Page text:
The Accidental Troll

The ability to create and live through an online persona has been a blessing to some people – a chance to invent oneself anew. Others have used the opportunity to indulge the worst aspects of their personality from behind the perceived safety of anonymity. Your business has an online persona too – how closely does this resemble the real person or people who make up your organisation?

We’re all aware of the internet troll, though the term has departed from its original meaning. Troll has become a noun rather than a verb. Initially to troll was an action, derived from trawl. Instead of dragging a net to catch the most fish, internet users would write a post designed to elicit the largest response. It was, essentially, a game.

The more inflammatory the post, the more people would be drawn in. A post that could set two sides of an already established, contentious issue against one another in online argument has the potential to snowball and draw an ever larger number of people in. Thus trolling became synonymous with posting controversial, even reprehensible opinions.

You might be looking to raise your profile and attract online followers but you’re probably not looking to sow discord and trigger outrage, so how does this relate to your business? They key is the disconnect between the person and the front they put on. The term troll is now applied to those initiating the posts, rather than their actions. Anyone posting offensive material, whether as a device to provoke or as targeted abuse, is now labelled ‘a troll’ – the unifying factor is the fact they hide behind anonymity or a created persona.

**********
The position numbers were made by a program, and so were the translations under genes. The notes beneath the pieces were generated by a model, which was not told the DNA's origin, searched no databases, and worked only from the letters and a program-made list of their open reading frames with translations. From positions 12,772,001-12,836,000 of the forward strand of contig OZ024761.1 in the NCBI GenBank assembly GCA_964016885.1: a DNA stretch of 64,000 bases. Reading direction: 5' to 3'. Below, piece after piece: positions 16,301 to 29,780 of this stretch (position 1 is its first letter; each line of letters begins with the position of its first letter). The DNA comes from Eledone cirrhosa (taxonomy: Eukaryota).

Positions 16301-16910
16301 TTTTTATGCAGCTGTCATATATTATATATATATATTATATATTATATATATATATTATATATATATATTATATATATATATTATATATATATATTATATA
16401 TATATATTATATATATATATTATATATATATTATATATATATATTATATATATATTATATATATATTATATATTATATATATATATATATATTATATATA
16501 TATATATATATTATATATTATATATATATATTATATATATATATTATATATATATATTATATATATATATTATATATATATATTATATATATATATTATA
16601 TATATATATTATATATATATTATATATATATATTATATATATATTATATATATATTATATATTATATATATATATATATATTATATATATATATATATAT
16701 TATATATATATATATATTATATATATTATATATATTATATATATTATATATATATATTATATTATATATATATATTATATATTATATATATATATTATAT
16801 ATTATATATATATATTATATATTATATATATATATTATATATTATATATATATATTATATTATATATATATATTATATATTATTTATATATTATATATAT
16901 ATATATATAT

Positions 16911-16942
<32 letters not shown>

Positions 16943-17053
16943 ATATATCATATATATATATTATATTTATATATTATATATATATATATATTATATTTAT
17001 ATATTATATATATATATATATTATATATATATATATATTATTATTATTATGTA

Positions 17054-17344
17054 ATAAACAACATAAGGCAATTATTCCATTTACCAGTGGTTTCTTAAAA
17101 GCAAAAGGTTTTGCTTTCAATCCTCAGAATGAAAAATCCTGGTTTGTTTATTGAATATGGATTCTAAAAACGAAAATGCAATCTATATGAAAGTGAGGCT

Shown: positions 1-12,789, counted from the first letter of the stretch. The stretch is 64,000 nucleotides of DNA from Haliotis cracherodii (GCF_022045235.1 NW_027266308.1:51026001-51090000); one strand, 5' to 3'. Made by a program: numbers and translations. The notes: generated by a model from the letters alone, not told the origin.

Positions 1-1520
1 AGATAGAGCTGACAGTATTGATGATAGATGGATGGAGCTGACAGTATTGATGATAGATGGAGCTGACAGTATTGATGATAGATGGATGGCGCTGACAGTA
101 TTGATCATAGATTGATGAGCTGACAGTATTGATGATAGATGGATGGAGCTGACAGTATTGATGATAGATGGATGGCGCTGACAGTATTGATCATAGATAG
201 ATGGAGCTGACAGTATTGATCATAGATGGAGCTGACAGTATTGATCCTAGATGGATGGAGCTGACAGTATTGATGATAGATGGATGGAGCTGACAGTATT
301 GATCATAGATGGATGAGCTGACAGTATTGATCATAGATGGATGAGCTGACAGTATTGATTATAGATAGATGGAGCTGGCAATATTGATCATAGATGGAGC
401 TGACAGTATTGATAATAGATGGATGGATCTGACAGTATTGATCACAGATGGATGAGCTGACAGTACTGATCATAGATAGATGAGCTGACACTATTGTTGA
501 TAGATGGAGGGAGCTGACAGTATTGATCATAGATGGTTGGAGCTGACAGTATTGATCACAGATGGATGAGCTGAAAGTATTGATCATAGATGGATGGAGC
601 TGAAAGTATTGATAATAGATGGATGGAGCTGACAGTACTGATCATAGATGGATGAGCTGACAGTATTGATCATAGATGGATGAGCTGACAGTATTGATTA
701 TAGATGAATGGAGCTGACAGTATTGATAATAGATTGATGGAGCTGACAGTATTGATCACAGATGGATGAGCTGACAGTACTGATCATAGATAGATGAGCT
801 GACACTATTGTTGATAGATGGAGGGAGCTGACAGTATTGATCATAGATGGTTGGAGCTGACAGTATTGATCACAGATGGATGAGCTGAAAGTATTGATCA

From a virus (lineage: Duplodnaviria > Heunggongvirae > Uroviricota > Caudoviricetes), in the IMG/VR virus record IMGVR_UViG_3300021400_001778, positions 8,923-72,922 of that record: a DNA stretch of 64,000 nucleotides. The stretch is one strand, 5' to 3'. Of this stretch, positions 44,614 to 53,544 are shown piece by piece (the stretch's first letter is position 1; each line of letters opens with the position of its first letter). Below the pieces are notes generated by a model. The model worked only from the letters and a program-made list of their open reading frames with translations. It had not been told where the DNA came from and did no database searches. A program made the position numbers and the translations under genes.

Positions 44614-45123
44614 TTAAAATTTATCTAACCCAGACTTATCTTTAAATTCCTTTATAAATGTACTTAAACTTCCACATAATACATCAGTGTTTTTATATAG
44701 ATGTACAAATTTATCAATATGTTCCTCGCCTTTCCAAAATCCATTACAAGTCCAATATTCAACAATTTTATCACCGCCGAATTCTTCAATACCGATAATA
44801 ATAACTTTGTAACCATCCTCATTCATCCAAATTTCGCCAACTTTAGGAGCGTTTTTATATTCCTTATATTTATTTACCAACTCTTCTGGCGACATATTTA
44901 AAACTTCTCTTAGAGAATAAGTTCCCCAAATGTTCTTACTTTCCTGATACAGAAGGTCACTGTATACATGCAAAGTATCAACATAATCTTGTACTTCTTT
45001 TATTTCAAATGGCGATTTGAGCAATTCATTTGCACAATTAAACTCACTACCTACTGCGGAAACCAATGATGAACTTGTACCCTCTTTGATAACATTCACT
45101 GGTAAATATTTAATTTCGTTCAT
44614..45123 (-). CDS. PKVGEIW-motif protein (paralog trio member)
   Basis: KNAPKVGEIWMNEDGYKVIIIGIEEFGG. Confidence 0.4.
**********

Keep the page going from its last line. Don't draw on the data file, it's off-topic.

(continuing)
Whatever their motivation, the trolls are unlikely to ever post the content that they do under their real name. When ‘troll hunters’ unmask these individuals they are often revealed to be somewhat unlikely offenders – the sort of people who would never dream of saying out loud the things they happily type. Whether they are posting things they do not really believe using the barrier of a screen or using that barrier to write the things they do think but would never admit in real life, it is the barrier which enables them.

Your business has an online presence and the same barrier which gives safety to trolls can serve to mislead your clients. Many will find you (or vet you) online. However you have chosen to present yourself and your business online will set their expectations. If, when you meet, the carbon based life-form sat across from them doesn’t match up to what they had been led to believe online they will be confused or even suspicious.

Just as the trolls seed of discord can grow, so can the seed of doubt planted by inconsistencies with your online business. If the services you’re offering at your meeting are not quite the same as those listed on your website, not only does one alarm bell go off – a whole string of alarms is triggered: ‘If he’s not been entirely accurate about services, can we trust him on costs, timescales, the ability to deliver..?’

If any disconnect between your online and real self is deliberately constructed, it will likely be found out. It is more likely that divergence is accidental and due to out of date or neglected websites and social media channels; or perhaps through an online over eagerness to put every new idea up in public view without considering the realities of how you would deliver them. In any case, consistency is key – consistency across the real and online world and between your various media outlets and social media. The internet allows you to cast a wide net, but ensure that your customers are able to recognise the fisherman.

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